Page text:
….well, at least my bank's computer said no this week, requiring a trip to central London, a 45 minute phone call with an adviser who wasn't even in the branch, and then a witnessed signature.  Who thought saving money could be so complex?  Any way, using my train ticket to full advantage, I went to Bexleyheath, in Kent, to visit a quilt exhibition at Danson House, and then a short walk to William Morris' home,  Red House.  I am so glad I went as both of these venues are well worth the effort.

First, " Things We Do in Bed" a quilt exhibition curated by the author, Tracey Chevalier.  This is a really beautiful house and the exhibition. although small had several pieces from some of my favourite quilt artists

Sara Impey


Karina Thompson, ( whose work I loved at the exhibition at Saltaire


Becky Knight, this photo doesn't do this piece justice at all, as the inclusions in each pocket are pebbles


Grayson Perry


the stitchers of Fine Cell Work


with a lovely tea shop, looking out on to the ornamental lake, this exhibition is well worth a visit.  Besides the quilts, the house has a wonderful oval staircase, gorgeous hand blocked wallpaper, and terrific carpets, replicas woven in Hungary and in the UK.




The exhibition is on until 31 October.

A short walk away, is William Morris architectural adventure, Red House.  I found it thrilling to walk around the lovely garden and know that Morris and his family had lived there.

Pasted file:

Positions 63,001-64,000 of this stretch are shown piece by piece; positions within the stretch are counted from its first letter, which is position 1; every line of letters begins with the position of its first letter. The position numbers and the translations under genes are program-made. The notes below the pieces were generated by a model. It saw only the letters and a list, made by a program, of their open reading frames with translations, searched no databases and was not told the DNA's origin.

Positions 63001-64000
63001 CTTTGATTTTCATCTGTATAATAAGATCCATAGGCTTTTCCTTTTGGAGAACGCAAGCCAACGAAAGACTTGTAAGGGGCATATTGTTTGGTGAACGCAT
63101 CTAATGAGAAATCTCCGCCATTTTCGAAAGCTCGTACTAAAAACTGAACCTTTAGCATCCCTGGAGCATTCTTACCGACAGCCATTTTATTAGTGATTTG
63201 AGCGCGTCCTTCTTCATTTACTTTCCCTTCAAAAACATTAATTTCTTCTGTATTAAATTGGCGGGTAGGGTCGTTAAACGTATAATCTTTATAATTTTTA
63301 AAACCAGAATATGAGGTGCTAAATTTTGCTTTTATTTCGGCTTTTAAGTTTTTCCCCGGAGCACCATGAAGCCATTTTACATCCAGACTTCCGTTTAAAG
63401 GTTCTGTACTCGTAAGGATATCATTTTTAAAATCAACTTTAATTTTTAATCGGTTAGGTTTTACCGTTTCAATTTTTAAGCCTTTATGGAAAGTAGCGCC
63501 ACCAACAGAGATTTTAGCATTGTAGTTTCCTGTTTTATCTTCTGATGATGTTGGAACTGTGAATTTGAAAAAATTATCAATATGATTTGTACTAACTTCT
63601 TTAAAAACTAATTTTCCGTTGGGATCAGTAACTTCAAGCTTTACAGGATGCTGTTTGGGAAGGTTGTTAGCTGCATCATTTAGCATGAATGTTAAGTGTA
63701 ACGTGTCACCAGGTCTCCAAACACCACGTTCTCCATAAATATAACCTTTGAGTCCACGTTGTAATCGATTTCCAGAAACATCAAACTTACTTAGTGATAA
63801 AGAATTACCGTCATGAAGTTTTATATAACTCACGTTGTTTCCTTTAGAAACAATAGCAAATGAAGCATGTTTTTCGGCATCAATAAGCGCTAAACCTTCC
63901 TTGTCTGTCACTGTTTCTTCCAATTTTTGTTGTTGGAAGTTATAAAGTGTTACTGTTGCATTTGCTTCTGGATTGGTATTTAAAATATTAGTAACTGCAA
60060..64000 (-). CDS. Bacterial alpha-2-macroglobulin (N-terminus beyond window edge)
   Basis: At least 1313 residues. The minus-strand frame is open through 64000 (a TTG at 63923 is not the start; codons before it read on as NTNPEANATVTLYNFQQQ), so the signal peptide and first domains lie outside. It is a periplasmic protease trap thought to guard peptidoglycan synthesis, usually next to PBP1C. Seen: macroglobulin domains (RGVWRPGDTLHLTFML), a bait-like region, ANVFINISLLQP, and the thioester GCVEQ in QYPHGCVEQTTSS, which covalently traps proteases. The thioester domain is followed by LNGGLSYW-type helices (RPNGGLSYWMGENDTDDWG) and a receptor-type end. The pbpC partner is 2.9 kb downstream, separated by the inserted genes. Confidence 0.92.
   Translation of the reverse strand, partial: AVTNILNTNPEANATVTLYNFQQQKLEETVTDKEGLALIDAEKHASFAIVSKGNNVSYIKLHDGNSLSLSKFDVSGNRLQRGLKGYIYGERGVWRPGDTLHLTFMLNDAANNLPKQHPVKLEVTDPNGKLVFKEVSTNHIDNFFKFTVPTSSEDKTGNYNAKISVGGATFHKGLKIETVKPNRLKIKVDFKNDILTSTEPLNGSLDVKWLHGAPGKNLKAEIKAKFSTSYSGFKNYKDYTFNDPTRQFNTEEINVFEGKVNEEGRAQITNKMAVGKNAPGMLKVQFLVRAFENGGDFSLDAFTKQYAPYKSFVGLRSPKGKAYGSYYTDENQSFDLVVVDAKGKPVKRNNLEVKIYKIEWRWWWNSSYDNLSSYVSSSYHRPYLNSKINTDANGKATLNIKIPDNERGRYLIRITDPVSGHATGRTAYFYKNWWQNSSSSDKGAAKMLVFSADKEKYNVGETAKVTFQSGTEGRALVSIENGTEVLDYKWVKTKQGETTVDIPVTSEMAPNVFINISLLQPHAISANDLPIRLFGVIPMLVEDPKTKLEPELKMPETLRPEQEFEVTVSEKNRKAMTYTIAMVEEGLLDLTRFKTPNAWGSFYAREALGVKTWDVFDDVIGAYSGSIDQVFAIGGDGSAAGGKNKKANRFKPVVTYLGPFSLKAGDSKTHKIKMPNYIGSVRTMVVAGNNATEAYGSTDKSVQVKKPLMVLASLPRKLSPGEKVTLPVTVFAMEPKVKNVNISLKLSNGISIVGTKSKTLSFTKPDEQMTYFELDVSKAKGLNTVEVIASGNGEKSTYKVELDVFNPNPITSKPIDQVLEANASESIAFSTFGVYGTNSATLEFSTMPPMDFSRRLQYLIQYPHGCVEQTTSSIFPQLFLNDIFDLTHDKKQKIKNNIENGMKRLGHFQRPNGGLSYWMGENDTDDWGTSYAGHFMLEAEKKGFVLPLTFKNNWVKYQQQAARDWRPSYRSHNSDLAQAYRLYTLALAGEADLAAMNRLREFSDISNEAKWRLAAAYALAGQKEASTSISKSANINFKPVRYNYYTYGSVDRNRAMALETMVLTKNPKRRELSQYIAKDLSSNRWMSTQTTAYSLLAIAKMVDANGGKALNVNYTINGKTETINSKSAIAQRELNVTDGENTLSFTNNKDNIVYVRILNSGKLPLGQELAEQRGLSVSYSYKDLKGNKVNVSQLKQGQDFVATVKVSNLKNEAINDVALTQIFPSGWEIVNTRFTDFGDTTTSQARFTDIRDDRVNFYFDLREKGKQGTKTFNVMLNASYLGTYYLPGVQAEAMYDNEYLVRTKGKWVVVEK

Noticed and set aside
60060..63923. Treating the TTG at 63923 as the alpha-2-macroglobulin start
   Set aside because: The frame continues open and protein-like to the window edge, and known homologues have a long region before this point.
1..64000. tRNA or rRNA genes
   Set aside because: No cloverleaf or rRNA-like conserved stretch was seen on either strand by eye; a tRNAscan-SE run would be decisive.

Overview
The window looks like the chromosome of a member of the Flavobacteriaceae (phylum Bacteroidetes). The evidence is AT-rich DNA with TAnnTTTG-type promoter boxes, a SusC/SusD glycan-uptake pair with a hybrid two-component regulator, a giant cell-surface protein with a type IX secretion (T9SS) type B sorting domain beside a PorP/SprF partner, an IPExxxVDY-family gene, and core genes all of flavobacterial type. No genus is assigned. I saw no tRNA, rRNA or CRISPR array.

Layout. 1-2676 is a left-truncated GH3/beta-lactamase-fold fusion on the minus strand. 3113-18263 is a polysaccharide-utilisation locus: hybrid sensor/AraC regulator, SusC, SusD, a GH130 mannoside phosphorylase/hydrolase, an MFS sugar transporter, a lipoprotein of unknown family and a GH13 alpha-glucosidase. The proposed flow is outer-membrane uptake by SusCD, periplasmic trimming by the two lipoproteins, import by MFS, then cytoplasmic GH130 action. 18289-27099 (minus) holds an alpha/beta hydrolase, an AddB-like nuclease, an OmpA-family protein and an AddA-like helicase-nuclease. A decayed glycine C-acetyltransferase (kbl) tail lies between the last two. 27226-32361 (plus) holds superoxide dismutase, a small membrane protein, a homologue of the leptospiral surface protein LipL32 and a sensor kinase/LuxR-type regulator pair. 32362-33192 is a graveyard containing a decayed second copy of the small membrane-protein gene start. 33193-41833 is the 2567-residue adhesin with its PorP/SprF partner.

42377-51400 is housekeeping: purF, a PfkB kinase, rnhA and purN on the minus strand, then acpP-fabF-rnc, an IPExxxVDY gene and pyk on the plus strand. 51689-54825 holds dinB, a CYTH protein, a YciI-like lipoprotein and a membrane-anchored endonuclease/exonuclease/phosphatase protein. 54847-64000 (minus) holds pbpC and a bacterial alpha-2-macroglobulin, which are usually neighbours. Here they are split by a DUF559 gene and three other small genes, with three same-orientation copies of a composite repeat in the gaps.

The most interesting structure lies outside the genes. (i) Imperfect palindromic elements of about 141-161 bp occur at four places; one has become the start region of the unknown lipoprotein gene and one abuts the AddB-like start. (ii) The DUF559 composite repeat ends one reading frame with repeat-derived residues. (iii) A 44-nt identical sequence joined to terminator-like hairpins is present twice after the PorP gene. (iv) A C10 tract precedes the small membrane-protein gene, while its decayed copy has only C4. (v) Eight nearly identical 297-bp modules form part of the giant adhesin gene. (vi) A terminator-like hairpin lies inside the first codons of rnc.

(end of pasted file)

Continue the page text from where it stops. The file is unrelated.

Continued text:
An added bonus is a joint project between the National Trust and the Slade School of Fine Art.  Artists are visiting in short residencies, working in an intriguing, tar-papered, wooden temporary structure n the gardens, built by Kieren Reed.


A fantastic day.


Wednesday, 20 August 2014

Stitching hiatus gives time for London art day

I'm in a bit of a lull on the stitching front, due somewhat to catching up with family commitments but also to a degree of inertia at picking anything up.  In the hope of getting the creative juices flowing again, I had a London art day today.  As I started off at the wrong gallery, I had a chance to walk along Millbank and the Victoria Embankment and came upon two pieces of sculpture that have passed me by before.

First, 6 bas-relief panels on the doors of what is now Ofgem ( used to be ICI) by W B Fagan.  II was particularly taken by the panel depicting Jacquard loom weaving.  Terrible photo due to the shadows.


 I have loved this type of door since seeing Dante's Gates of Hell when I was young.